Fundamentals of Inclusive Research

Presenter(s): Cherish Boxall, Heidi Green, Frances Sherratt, Shaun Treweek

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This guide provides four approaches to making research more inclusive.

Groups of people, such as those from minoritised/racialised ethnicities, impaired capacity, and those experiencing socioeconomic disadvantage, generally experience poorer health outcomes than groups of people with more societal privilege. In parallel, these groups have been historically underserved in health research. This situation means that the findings of health research might not be transferable to the people who stand to benefit most, potentially allowing health inequalities to continue and most definitely not contributing to solving the problem of inequity.

There are many historical and current reasons for under-representation in research. The most common reasons include a lack of trust and ease of access (e.g., small visit windows, cover for dependants). Although different groups might face unique barriers, this practical resource will provide a starting place to help research be more inclusive through a broad suite of approaches.

The four pillars of the fundamentals of inclusive research are access, relevance, trust and recognition. 

> Download the workbook PDF with a check guide to get started on inclusive practice and community engagement. Download greyscale PDF for easy print.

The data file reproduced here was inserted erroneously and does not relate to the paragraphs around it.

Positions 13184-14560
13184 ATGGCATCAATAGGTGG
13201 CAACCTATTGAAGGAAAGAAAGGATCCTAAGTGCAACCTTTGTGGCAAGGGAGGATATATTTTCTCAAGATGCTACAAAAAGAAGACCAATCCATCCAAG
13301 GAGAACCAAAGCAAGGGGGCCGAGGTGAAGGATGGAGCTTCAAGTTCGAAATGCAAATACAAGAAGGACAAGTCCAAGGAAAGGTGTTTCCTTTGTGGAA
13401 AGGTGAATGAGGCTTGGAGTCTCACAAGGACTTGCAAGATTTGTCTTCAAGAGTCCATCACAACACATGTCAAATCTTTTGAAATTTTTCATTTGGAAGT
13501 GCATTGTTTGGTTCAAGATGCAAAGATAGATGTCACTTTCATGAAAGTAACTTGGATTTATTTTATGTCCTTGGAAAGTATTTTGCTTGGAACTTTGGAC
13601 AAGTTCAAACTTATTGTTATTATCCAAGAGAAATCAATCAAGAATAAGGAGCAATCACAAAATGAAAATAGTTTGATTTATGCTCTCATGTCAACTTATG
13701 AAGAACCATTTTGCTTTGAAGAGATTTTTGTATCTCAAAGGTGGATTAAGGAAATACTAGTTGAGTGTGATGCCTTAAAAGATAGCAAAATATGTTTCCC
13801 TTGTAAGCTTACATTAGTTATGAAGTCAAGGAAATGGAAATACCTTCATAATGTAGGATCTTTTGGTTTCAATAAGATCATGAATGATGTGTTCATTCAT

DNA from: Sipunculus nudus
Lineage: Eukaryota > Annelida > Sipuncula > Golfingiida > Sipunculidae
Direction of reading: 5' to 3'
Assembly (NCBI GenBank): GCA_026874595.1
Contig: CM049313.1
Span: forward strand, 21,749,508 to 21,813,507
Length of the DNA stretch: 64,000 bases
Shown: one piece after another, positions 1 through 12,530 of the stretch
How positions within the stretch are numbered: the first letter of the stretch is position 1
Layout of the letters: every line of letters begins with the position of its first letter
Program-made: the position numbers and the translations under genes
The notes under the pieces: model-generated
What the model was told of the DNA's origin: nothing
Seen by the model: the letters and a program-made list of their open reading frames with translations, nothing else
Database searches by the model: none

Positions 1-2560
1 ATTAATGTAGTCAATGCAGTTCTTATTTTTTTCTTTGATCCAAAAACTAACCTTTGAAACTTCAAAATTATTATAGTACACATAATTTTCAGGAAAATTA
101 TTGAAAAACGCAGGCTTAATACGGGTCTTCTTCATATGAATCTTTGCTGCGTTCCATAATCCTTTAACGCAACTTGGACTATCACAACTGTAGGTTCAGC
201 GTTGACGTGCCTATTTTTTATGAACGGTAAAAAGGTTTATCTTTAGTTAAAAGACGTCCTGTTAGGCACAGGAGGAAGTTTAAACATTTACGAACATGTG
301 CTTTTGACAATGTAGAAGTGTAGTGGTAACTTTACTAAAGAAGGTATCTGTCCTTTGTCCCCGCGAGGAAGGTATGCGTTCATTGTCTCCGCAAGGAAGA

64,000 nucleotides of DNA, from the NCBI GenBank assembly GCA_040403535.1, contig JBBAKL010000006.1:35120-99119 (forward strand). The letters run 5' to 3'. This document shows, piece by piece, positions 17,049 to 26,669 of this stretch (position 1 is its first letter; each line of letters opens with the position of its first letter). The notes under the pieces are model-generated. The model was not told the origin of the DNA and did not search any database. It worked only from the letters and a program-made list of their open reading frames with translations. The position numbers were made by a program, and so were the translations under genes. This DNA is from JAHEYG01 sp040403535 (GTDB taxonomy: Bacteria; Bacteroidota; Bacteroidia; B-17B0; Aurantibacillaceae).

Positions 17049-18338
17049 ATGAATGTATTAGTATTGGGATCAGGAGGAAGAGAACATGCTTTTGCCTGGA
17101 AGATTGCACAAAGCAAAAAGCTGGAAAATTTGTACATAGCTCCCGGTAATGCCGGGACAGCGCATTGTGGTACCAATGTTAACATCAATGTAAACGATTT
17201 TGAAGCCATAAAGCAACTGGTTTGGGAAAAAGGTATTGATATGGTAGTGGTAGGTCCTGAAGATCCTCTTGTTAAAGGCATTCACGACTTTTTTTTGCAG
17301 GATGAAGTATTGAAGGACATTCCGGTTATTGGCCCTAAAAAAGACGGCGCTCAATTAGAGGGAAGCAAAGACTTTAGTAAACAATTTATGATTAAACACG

Optimising access involves not only broadening the avenues through which individuals can participate but also actively identifying and mitigating barriers to entry. This could entail offering alternative formats for participation (online and in-person) and audio or visual materials for those with different learning preferences. Collaborating with community organizations and leaders to co-design recruitment strategies can help ensure that research opportunities reach underserved populations. Moreover, providing logistical support, such as transportation assistance or childcare services, can further enhance access for those facing practical obstacles.

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Relevance can be enhanced by actively involving stakeholders in the research process from inception to completion and helps ensure that research questions are informed by the real-world experiences and perspectives of those in your target population. Relevance in particular can be enhanced by focus groups, community meetings, or workshops to gather insights and co-create research agendas collaboratively. 

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Trust is built on a foundation of transparency, respect, and ethical conduct. Researchers must prioritise clear and open communication with participants, providing detailed information about the research objectives, activities involved, and potential risks and benefits. Establishing and communicating mechanisms for ensuring confidentiality and data security is also crucial for building trust. Building trust takes time and requires ongoing engagement and accountability from researchers to maintain integrity and credibility.